October 18, 2012
MUGTADIR SHABAZZ, APPELLANT,
NEW JERSEY STATE PAROLE BOARD, RESPONDENT.
On appeal from the New Jersey State Parole Board.
NOT FOR PUBLICATION WITHOUT THE APPROVAL OF THE APPELLATE DIVISION
Submitted October 31, 2011
Before Judges A. A. Rodriguez and Ashrafi.
Inmate Mugtadir Shabazz appeals from the November 17, 2010 final decision of the New Jersey State Parole Board denying him parole and fixing a twenty-four-month future eligibility term (FET) for parole. We affirm.
Shabazz was convicted of felony murder in 1975 under the name Clyde Cofield. As a seventeen-year-old, he participated in an armed robbery of a bar in Bound Brook, during which one of his accomplices shot and killed a patron. Shabazz was sentenced to life imprisonment. He has been paroled three times - in 1992, 2000, and 2006 - and he has been returned to prison each time for parole violations, including because he was convicted of committing other crimes after his first release on parole. After his last incarceration, he was denied parole in September 2008 and again by a two-member panel of the Parole Board in September 2010. He appealed the decision of the two-member panel to the full Parole Board, which issued a written decision on November 17, 2010, confirming denial of parole and the FET of twenty-four months.
Before us, Shabazz argues:
APPELLANT CLAIM[S] HE WAS DENIED A FAIR PAROLE HEARING DUE TO THE NEW JERSEY STATE PAROLE BOARD'S VIOLATION OF HIS FOURTEENTH AMENDMENT DUE PROCESS RIGHT WHICH BARS ARBITRARY CONCLUSIONARY DECISIONS THAT ARE NOT SUPPORTED BY A PREPONDERANCE OF THE EVIDENCE IN THE RECORD.
Our standard of review of administrative decisions of the Parole Board is limited to determining whether the Board abused its discretion. Trantino v. N.J. State Parole Bd. (Trantino V), 166 N.J. 113, 173 (2001). The Parole Board's decision involves "discretionary assessment[s] of a multiplicity of imponderables," Greenholtz v. Inmates of Neb. Penal & Corr. Complex, 442 U.S. 1, 10, 99 S. Ct. 2100, 2105, 60 L. Ed. 2d 668, 677 (1979), and therefore the Board has "broad but not unlimited" authority to make decisions pertaining to parole, Trantino V, supra, 166 N.J. at 173. We must bear in mind that "Parole Board decisions are highly 'individualized discretionary appraisals.'" Ibid. (quoting Beckworth v. N.J. State Parole Bd., 62 N.J. 348, 358-59 (1973)). Consequently, we may reverse the Parole Board's decision only if it is "arbitrary and capricious." Ibid. We do not disturb the Board's factual findings if they "could reasonably have been reached on sufficient credible evidence in the whole record." Id. at 172 (quoting Trantino v. N.J. State Parole Bd. (Trantino IV), 154 N.J. 19, 24 (1998)).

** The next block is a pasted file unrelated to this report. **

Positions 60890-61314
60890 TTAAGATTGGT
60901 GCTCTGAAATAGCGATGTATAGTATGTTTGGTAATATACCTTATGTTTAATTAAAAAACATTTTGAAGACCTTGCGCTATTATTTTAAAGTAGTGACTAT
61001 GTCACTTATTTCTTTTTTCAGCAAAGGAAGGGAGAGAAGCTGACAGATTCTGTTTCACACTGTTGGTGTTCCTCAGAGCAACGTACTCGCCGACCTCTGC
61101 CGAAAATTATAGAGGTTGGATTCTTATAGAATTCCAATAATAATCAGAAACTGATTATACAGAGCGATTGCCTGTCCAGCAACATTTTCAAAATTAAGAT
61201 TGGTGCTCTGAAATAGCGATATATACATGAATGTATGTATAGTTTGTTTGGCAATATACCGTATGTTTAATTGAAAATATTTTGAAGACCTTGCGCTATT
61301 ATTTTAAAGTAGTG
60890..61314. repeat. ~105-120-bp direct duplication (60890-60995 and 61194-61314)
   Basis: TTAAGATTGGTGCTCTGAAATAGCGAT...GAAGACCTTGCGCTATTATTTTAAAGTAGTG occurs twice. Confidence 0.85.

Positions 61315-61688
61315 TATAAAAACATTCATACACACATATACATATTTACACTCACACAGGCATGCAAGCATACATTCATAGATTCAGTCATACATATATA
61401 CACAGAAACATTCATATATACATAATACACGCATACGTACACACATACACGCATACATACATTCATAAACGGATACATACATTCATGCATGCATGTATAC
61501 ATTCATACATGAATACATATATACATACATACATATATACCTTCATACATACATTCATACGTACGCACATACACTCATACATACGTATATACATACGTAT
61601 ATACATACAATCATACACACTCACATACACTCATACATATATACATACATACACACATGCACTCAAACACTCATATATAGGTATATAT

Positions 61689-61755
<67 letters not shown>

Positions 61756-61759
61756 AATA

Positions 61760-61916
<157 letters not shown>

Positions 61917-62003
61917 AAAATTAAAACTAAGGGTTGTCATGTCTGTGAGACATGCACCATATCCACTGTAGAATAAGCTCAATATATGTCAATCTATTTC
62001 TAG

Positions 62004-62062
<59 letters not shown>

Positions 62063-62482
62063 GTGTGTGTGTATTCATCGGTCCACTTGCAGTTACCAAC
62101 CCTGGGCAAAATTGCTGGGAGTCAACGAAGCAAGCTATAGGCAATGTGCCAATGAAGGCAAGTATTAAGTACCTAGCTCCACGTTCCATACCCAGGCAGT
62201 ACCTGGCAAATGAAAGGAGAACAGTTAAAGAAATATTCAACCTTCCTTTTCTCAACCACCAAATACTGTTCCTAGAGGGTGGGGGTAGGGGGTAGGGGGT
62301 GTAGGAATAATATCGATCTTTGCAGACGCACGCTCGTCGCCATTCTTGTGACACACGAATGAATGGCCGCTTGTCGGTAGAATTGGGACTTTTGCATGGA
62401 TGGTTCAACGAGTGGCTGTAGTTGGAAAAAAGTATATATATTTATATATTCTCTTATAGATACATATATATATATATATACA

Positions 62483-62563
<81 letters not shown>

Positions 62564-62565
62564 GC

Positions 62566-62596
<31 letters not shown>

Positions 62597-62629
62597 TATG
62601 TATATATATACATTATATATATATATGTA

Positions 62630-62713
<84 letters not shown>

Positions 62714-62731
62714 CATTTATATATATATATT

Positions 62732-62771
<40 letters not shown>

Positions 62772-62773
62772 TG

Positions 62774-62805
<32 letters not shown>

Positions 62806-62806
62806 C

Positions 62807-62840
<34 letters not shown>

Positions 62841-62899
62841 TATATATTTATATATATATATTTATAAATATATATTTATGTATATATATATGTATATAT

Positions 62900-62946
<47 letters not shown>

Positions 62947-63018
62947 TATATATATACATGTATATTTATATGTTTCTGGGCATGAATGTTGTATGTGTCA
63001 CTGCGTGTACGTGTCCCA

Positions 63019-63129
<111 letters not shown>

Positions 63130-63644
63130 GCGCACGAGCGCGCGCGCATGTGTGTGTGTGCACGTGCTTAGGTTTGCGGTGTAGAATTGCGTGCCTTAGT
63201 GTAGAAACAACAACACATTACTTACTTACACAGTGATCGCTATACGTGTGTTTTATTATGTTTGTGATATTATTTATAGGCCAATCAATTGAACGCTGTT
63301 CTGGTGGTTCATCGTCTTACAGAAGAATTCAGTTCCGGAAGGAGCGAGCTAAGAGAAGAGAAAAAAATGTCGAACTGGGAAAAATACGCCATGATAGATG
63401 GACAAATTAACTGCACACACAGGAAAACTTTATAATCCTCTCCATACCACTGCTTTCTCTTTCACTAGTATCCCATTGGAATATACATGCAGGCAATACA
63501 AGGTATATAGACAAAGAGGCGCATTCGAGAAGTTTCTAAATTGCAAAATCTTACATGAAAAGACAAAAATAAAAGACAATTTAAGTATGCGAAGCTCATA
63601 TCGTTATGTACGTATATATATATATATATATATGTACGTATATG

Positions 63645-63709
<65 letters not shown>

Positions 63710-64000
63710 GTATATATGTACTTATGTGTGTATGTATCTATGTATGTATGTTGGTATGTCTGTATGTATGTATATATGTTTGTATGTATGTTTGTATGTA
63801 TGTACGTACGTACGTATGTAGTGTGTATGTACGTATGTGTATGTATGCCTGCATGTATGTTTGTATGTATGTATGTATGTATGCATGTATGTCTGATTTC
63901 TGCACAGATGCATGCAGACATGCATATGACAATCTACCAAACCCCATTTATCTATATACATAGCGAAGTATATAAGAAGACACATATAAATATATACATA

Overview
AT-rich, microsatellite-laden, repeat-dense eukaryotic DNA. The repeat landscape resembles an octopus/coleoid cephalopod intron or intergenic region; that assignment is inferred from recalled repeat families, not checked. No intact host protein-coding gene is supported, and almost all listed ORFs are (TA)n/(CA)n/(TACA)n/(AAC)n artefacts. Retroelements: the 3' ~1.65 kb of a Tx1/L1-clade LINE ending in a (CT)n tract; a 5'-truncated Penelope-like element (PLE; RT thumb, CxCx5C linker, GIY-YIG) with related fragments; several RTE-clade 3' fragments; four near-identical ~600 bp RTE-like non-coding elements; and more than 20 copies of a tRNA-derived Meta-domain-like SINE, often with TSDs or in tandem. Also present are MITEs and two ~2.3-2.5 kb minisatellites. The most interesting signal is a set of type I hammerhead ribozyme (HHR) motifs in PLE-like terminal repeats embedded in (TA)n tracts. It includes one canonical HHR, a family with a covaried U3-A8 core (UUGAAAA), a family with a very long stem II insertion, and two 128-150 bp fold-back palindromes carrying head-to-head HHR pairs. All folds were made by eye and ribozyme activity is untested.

Applying that deferential standard of review, we find no basis to disturb the Board's decision in this case. Appellant's arguments do not warrant extensive discussion in a written opinion of this court. R. 2:11-3(e)(1)(D), -3(e)(2). The Board's decision to deny parole was not arbitrary and capricious and was supported by ample evidence, including the fact that appellant has not been compliant with the conditions of parole when he has previously been released from custody. Since his last incarceration in 2007, he has been found guilty of three institutional infractions. His answers to questions posed on behalf of the Parole Board displayed belligerence, lack of insight into his criminal behavior, and a tendency to blame others for his wrongdoing. The Board could reasonably conclude that he continued to present a risk of violation of law if released from custody.
We also reject appellant's arguments that his due process rights were violated at the parole hearing. He did not have a constitutionally protected right to be present at the review of his parole status by a hearing officer since it was not his first parole hearing. See Greenholtz, supra, 442 U.S. at 14-15, 99 S. Ct. at 2107-08, 60 L. Ed. 2d at 680. He was present at the hearing before the two-member panel and was given the opportunity to present his arguments in favor of parole. Nor did appellant have a right to review confidential psychological reports. N.J.A.C. 10A:71-2.2(a)(1). Finally, he was not entitled to a twelve-month FET because he was in custody on a charge of murder. N.J.A.C. 10A:71-3.21(a)(1).
We also note that appellant was granted a subsequent parole hearing in February 2012, during the time that this appeal has been pending. Although the Board again denied parole, his argument as to the length of the FET established in September 2010 is now moot.
The Parole Board's November 17, 2010 decision denying parole is supported by substantial evidence.
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